'Don't Be Afraid of Taking on Someone Higher Up:' Military Advocate Reflects on Service

Joyce Raezer, right, director of the National Military Family Association, leads a group discussion at an 2018 Homefront Rising event in Washington, D.C. (Amy Bushatz/Military.com)
Joyce Raezer, right, director of the National Military Family Association, leads a group discussion at an 2018 Homefront Rising event in Washington, D.C. (Amy Bushatz/Military.com)

Joyce Raezer's foray into the world of military family advocacy started with a bang. Along with a group of other military parents stationed at Fort Knox, Kentucky, the now longtime executive director of the National Military Family Association (NMFA) sued the Defense Department's school system for the right to weigh-in on the selection of their local superintendent.

The parents won the suit, the DoD Education Activity (DoDEA) settled, and Raezer's life was never the same.

Now, more than 25 years later, as Raezer heads into retirement with more than 10 years under her belt as head of a leading military advocacy organization, she has an important message for military spouses and families: Don't be afraid to advocate for yourself, your family and your community.

"Military families can do a lot more than military families think they can do," Raezer said during a recent interview in her Alexandria, Virginia, office. "And that's the big piece: Don't be afraid of taking on somebody higher up. Because if you've done your homework and you know you're right, just keep at it."

NMFA was founded in 1969 as the all-volunteer Military Wives Association, lobbying for passage of the Survivor Benefit Plan. Over time, the association worked to help create a variety of military benefits rules families still enjoy today, including laws on the treatment of military retirement pay during a divorce, the rollout of dental benefits for military family members and the creation of Tricare. The group established chapters nationwide, hired its first staff member in 1983, started producing reports on family issues to inform legislation and, in 1984, changed its name to NMFA.

Raezer said she first encountered NMFA during her 1993 work on the DoDEA suit. An Army spouse and school board member, she had abandoned work on her doctorate after a 1982 move to the now shuttered Fort Ord, California.

But working in advocacy came easily, she said. Growing up, her father, a farmer, taught her the importance of civic involvement. And once she found NMFA, she channeled her drive into assisting military families.

When Raezer and her husband, Tim, PCS'd to D.C., she stepped into full-time volunteering with NMFA. She eventually was hired to the staff to advocate on Capitol Hill and then, in 2007, took over the job of executive director.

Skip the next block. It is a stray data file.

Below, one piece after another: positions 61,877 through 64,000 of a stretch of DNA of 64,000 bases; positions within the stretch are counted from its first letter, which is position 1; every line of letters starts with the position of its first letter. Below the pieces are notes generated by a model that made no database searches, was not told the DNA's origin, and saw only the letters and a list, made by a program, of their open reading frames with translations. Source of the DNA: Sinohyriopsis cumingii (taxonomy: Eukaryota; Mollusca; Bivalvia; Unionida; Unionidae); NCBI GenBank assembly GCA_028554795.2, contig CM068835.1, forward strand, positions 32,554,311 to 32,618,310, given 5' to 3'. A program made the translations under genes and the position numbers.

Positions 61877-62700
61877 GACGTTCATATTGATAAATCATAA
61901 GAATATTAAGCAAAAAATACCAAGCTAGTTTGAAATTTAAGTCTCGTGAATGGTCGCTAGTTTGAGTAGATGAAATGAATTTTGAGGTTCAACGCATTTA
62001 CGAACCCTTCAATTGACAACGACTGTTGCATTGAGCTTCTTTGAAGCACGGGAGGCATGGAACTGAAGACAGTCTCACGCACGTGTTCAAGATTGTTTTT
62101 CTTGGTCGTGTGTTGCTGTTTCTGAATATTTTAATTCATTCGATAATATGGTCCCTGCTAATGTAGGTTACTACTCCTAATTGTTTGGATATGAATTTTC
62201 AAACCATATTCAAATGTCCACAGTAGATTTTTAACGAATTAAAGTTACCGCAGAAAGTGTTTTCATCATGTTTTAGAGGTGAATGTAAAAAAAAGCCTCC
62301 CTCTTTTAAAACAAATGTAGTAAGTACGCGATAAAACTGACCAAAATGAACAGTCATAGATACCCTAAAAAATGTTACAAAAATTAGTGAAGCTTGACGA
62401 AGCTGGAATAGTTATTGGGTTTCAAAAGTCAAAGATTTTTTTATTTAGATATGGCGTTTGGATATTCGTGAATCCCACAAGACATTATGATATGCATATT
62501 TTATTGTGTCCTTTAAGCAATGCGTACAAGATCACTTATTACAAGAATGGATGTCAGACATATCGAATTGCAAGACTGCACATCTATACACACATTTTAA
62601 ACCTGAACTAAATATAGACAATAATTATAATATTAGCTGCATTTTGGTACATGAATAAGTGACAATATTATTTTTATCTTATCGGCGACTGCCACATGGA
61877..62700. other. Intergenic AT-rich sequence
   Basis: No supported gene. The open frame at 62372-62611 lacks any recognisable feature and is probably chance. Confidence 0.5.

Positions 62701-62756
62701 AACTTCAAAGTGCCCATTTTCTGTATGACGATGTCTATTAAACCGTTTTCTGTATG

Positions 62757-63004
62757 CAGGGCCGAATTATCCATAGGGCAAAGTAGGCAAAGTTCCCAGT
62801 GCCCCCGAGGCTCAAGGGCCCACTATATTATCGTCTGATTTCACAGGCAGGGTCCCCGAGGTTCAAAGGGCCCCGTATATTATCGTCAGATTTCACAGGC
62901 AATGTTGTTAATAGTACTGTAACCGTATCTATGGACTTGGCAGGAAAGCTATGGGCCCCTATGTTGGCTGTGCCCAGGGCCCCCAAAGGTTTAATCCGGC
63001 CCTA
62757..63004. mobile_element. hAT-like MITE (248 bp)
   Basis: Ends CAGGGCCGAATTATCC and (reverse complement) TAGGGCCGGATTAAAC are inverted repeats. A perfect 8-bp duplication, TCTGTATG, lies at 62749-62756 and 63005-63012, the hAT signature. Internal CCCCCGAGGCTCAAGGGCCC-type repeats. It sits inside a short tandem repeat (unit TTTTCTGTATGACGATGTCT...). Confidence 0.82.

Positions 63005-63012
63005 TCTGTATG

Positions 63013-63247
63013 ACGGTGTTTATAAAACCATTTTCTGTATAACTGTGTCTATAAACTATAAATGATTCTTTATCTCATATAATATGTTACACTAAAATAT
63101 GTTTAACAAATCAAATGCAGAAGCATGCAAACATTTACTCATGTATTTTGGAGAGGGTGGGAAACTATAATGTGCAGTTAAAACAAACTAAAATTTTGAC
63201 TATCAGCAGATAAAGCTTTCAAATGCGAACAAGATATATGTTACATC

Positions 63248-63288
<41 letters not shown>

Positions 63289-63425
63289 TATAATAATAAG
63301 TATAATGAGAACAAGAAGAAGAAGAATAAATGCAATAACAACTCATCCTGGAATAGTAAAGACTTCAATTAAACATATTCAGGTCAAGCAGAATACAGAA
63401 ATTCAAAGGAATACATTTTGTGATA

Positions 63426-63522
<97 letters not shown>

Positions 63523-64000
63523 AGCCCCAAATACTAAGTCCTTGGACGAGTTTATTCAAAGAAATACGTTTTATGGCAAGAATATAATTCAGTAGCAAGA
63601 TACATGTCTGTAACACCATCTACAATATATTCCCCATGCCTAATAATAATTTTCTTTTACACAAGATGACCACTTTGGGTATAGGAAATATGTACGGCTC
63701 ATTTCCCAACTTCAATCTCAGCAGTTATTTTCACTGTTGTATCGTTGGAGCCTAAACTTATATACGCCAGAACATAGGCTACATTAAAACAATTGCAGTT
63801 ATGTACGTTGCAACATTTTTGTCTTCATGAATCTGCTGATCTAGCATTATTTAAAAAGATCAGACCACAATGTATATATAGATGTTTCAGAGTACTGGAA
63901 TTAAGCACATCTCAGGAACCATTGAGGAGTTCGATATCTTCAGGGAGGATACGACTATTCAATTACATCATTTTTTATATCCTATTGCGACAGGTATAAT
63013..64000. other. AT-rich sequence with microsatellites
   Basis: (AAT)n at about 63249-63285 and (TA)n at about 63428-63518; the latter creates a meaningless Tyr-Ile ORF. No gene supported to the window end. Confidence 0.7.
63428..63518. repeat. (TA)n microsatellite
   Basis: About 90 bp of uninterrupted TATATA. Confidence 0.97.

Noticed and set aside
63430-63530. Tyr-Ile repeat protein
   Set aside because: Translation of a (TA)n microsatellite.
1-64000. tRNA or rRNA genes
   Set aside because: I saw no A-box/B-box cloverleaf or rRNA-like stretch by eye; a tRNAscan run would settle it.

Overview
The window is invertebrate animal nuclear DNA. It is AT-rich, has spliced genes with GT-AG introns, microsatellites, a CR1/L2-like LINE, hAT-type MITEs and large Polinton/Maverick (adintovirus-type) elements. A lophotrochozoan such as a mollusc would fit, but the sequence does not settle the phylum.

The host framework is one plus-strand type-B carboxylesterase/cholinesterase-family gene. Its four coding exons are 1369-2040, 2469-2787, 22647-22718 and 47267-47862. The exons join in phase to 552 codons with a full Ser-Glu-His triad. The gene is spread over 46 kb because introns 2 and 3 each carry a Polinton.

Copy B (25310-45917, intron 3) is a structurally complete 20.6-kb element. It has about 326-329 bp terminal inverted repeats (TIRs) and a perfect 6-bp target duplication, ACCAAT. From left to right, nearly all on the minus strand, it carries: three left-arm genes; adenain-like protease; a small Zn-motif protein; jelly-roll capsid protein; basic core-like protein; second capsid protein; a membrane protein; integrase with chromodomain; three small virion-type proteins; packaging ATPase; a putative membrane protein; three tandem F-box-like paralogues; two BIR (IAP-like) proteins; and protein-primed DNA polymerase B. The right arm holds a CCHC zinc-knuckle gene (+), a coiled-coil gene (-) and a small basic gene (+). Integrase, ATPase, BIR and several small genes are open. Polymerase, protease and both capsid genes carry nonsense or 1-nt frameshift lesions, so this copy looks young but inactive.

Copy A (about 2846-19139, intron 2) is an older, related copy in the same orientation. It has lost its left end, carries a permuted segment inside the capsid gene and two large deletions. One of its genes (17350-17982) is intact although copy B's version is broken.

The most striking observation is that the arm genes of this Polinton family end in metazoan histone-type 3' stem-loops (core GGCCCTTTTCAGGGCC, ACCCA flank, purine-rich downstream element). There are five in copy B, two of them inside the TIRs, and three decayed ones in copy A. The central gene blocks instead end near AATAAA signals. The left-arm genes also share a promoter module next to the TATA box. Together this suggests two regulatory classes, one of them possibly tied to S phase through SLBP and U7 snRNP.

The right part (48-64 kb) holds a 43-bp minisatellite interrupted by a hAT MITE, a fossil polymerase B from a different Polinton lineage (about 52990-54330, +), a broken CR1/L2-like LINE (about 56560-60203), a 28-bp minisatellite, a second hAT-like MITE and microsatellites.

Of the many issues she's tackled during her time in the advocacy world, she is most proud of the organization's work to extend the Special Supplemental Nutrition Program for Women, Infants and Children (WIC) to military families stationed overseas. The program, which can provide up to several hundred dollars a month in food assistance on items such as infant formula and cereal and was rolled out overseas in 2000, was previously only available stateside.

With retirement slated for July, Raezer said she is encouraging military spouses to step into the advocacy arena -- but to bring with them plenty of grit and patience.

"Part of the frustration comes with ... how exhausted you get fighting big bureaucracies who move at their own pace and who are staffed by people who are probably really nice people, but who hide behind silly rules and are really good at waiting people out," she said. "You see it so much. 'If I just hang in here, they'll move. They'll leave the Army. Something will happen.'"

But engaged family members paired with advocacy organizations are vital to holding military leaders accountable, she said, especially as the Pentagon heads into an era in which leaders' focus has shifted away from quality-of-life issues.

"You have military leaders that are so focused on the material aspects of lethality, that the people who make up the lethal force and the families of the people that make up the lethal force are almost invisible," Raezer said.

Instead, she said, advocates and families need to work toward reminding leadership of the importance of family to the health of the force.

"It's creating the understanding both within and without the military community of the importance of military family well-being to our national security," she said.

-- Amy Bushatz can be reached at amy.bushatz@military.com.

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